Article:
Inside the political chasm paralysing Lebanese politics
A dialogue of sorts has been taking place between Lebanon's two main rival political parties, Saad al-Hariri's Future Movement and Hizballah.
This time, however, there was no need for security arrangements, neutral locations, or mediators. This dialogue has been in public, through speeches, statements and counter-statements.
By sheer coincidence, the two sides had major political occasions to commemorate in mid-February: The tenth anniversary of the assassination of the Future Movement's founder, Saad al-Hariri's father, Rafik Hariri, on February 14 - and Martyred Leaders Day, on February 16, on which day Hizballah commemorates the assassination of its former secretary-general, Abbas al-Musawi, commander Imad Mughniyeh, and Ragheb Harb, one of its founders.
|Hizballah fighting Islamic State in Iraq. Read more.|
The occasions were opportunities for both sides to clearly state their positions as they began their very public dialogue.
|To those calling on us to withdraw from Syria we say, let us go together to Syria, Iraq, and anywhere there is terrorism, to confront this threat.
- Hassan Nasrallah
The leader of the Future Movement, Saad Hariri, who returned to Beirut after a long absence, made an appearance on Saturday.
"Dialogue is not a luxury," he told supporters. "It is a necessity for containing intra-Islamic tension, and a national necessity to resolve the problem of a [political] vacuum."
On the other side of the divide, Hizballah Secretary-General Hassan Nasrallah said it was important to continue the dialogue, which had produced what he described as positive results, and hoped a positive outcome could be achieved.
Both men's statements suggest they are keen on continuing talks, even if they do not ultimately produce major results or serious solutions to a crisis that has continued for nearly a decade.
Hariri expressed all of his concerns, observations, and grievances concerning Hizballah in the past ten years. He begin with Hizballah's military intervention in Syria, mentioning the armed militias supported by Hizballah such as the Resistance Brigades, and its obstruction of the work of the Special Tribunal for Lebanon investigating his father's assassination.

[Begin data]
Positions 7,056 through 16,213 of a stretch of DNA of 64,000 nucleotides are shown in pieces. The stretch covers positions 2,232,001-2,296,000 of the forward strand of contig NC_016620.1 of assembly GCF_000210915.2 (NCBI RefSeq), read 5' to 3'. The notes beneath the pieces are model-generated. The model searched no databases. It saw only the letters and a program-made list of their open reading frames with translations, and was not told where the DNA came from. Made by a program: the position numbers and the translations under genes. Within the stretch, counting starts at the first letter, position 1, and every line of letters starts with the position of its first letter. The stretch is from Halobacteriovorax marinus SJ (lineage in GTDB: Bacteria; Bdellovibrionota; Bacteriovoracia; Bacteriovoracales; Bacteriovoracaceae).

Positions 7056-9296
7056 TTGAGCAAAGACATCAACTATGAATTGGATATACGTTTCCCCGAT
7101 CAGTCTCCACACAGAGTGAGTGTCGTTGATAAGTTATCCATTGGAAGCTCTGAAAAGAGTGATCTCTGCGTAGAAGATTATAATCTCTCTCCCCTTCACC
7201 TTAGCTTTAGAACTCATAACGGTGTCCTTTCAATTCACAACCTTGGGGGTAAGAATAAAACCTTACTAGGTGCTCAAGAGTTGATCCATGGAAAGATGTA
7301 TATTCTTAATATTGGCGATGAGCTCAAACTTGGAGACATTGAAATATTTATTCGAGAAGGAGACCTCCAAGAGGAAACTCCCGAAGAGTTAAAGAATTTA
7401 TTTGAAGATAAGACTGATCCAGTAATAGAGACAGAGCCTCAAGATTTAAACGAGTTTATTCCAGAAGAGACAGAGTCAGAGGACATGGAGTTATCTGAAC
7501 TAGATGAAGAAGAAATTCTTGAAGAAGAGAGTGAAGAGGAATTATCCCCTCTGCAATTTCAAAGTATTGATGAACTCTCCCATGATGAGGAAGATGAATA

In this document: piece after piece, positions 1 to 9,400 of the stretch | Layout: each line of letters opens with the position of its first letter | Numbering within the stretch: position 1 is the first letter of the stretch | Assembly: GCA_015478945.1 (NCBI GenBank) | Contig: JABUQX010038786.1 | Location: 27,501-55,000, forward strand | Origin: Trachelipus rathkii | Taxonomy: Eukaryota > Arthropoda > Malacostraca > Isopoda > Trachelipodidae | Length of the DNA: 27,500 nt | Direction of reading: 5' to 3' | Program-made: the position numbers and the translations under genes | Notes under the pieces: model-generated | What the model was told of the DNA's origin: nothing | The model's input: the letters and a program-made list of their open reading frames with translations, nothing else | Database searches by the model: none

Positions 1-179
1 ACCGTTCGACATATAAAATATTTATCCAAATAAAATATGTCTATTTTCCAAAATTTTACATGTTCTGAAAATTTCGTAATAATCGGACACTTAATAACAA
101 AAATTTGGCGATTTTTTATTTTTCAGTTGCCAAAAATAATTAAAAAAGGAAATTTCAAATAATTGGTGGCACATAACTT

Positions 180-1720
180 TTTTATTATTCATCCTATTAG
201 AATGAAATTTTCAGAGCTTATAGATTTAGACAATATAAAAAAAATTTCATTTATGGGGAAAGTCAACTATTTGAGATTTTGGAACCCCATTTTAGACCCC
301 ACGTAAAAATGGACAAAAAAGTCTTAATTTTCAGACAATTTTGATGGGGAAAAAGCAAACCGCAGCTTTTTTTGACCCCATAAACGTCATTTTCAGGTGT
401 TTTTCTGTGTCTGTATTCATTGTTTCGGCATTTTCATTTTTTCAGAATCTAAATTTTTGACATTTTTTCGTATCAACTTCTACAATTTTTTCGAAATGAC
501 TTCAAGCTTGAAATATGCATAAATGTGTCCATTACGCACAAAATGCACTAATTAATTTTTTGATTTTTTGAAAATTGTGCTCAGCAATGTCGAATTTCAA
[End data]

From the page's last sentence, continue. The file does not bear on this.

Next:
Nasrallah's response was direct. "To those calling on us to withdraw from Syria we say, let us go together to Syria, Iraq, and anywhere there is terrorism, to confront this threat."
The two men agreed that the need to fight "terrorism" was an additional issue their dialogue should address, but they interpreted this issue differently.
While Hariri stressed the Lebanese army and state should handle the fight, Nasrallah called for a "common" anti-terrorism strategy. In other words, there was a dispute even on this issue, which many supposed would be common ground, given that radical groups threaten states and populations alike from Iraq and Syria to Yemen.
Another important contentious issue has to do with the fact that Nasrallah labels all Syrian armed groups fighting the regime as "extremists". Nasrallah called on supporters of the Syrian uprising to explain the difference between the Islamic State group (IS, formerly known as Isis) and the Nusra Front, and why the first could be designated a "terrorist" group while Nusra was a "rebel" group.
This is a clear response to some Future Movement officials who refuse to label the Nusra Front a terrorist group.
There is no internal or external issue upon which Hizballah and the Future Movement substantially agree.
The two sides may agree on certain ideas, yet dispute the details and even the meaning of those ideas, which is exactly what happened over the presidency - as Lebanon has failed to elect a president in the more than nine months since the term of the last president expired.
Hariri has called on Hizballah to stop obstructing presidential elections because of what he called "political stubbornness", referring to Hizballah's ally MP Michel Aoun, who insists on his controversial candidacy for the presidency.
Nasrallah, meanwhile, called on his political opponents "not to wait for changes in the region and beyond, and to resume internal efforts to resolve the issue".
|Hariri called on Hizballah to stop obstructing presidential elections because of what he called 'political stubbornness'.|
There are many similar disputes, such as Hariri's accusation of Hizballah of intervening in Iraqi affairs, while Hizballah argues this was done in the context of confronting terrorism. These disputes are not likely to stop until the two sides' regional allies prioritise reconciliation in Lebanon.
At the moment, coexistence between the Future Movement and Hizballah seems impossible. However, the two sides find it necessary to continue dialogue for the moment, not least because they both need to limit their domestic losses.
The Future Movement cannot confront Hizballah in Lebanon, militarily, politically or even constitutionally.
Hizballah, meanwhile, does not want to start another battle that might threaten its political or popular base. Hizballah has more than enough on its plate in Syria and Iraq, where Nasrallah recently admitted his party's forces are fighting.
Furthermore, Hizballah's participation in dialogue with its political opponents from another sect helps sell it to the West as a party capable of both confronting terrorism and cooperating with "moderate Islam" at the same time.
Hizballah is looking for cover for its war in support of the regime in Syria, to allow it to claim it is fighting terrorism, as it seems the party is unable to continue this battle alone.
This is an edited translation from our Arabic edition.